Short-term and long-term solutions to the Western drought were the topic of Tuesday’s Senate Energy and Natural Resources Committee hearing. Family Farm Alliance President Patrick O’Toole’s unscripted, heartfelt testimony about the drought’s impact to Western farmers and ranchers was a hearing highlight.“If we don’t act, we won’t have farms, and we won’t have rural communities,” he said at the hearing.
Mr. O’Toole told the Committee that he believes water storage and improving forest health are important steps to addressing the severe ongoing drought in the West. While other witnesses testified that additional “agricultural conservation and demand management actions are needed” to shore up dwindling Colorado River supplies, he cautioned that taking water away from farms would increase the amount of food the U.S. needs to import from other countries.
“We are about to do with agriculture what we did with manufacturing and let it go overseas,” he warned the Committee Members.
“Thank you for that amazing opening statement,” said Committee Ranking Member John Barrasso (R-WY) to Mr. O’Toole. “You never checked a note, you talked from the heart…very emotional. You hit every member of the panel. I’m very grateful for you to be here.
”Earlier on in the hearing, Bureau of Reclamation Commissioner Camille Touton emphasized that between 2-4 million acre-feet of “conservation and demand management” actions are needed in the Colorado River Basin, starting in 2023.
“Let’s get to the table, and let’s figure this out by August,” Touton said. “That’s what we’re working towards.”
John Enstminger (Southern Nevada Water Authority) summarized urban efforts to reduce per-capita water use and echoed Commissioner Touton’s comments, suggesting that agriculture must also cut its consumption. He further suggested that farmers reconsider growing crops like alfalfa. The solution, he said, is working toward “a degree of demand management previously considered unattainable.”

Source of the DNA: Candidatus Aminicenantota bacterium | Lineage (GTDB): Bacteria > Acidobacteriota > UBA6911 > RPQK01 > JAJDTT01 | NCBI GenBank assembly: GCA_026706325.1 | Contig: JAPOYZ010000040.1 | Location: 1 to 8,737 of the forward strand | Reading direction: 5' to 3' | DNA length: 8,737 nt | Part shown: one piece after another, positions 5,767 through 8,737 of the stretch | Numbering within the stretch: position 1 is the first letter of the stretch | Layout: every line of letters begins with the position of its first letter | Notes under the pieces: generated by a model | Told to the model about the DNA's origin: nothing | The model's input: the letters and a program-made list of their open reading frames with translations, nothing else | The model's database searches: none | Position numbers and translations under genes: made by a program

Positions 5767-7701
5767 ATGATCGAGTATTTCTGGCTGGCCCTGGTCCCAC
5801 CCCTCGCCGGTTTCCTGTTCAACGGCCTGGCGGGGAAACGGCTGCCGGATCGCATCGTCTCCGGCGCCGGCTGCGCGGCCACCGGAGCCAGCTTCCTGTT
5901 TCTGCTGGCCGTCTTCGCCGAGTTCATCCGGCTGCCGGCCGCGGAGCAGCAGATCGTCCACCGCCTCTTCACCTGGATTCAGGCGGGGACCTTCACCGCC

“What has been a slow-motion train wreck for 20 years is accelerating, and the moment of reckoning is near,” said Mr. Enstminger.
He also noted that SNWA is planning to serve a population that will swell to 3.8 million by 2072.
In his written testimony, Mr. O’Toole pointed out the domino effect of drought in the West, highlighted the recent brutal Western wildfires, and concluded by emphasizing the importance of local decision-making in Western water management.
“Today’s hearing could not come at a better time. Americans are facing rising food costs and the potential for global famine looms on the horizon,” the Alliance testimony stated. “Amid concerns of higher food prices and growing concerns of a looming global wheat shortage, the recent national infant formula shortage has further underscored the importance of a strong national domestic food supply system.”
Senator Barrasso and Committee Chairman Joe Manchin (D-WV) also agreed that the Western drought is tied to food insecurity and higher prices.
“It doesn’t matter where you live, drought has a domino effect that indirectly spills over into the lives of all Americans, from the economic losses, to wildfires, to food scarcities and higher food prices,” Chairman Manchin said. “The historic significance of this period should serve as a wake-up call to the entire country.”
Ranking Member Barrasso explained that drought denies water to vital grazing lands and alfalfa fields necessary for feeding and raising cattle. This can result in significant economic impacts for communities that depend on agriculture and ranching to create jobs.
“When the farms and ranches stop producing because of lack of water, it does not just put farmers and ranchers out of work,” said Senator Barrasso. “It increases the cost of food. This hits families in the West and across the country who can afford it the least.”
The Colorado River was the primary focus of discussion at the hearing, due in part to the obvious interest of Senators Barrasso (WY), Lee (UT), Kelly (AZ), and Cortez-Masto (NV), all of whom engaged the witnesses at Tuesday’s hearing.
“The problems and impacts of drought are clear,” said Senator Barrasso. “What Westerners need are solutions.”
For more information on Pat O’Toole’s testimony and the hearing, click here.
Here’s the video link to the hearing.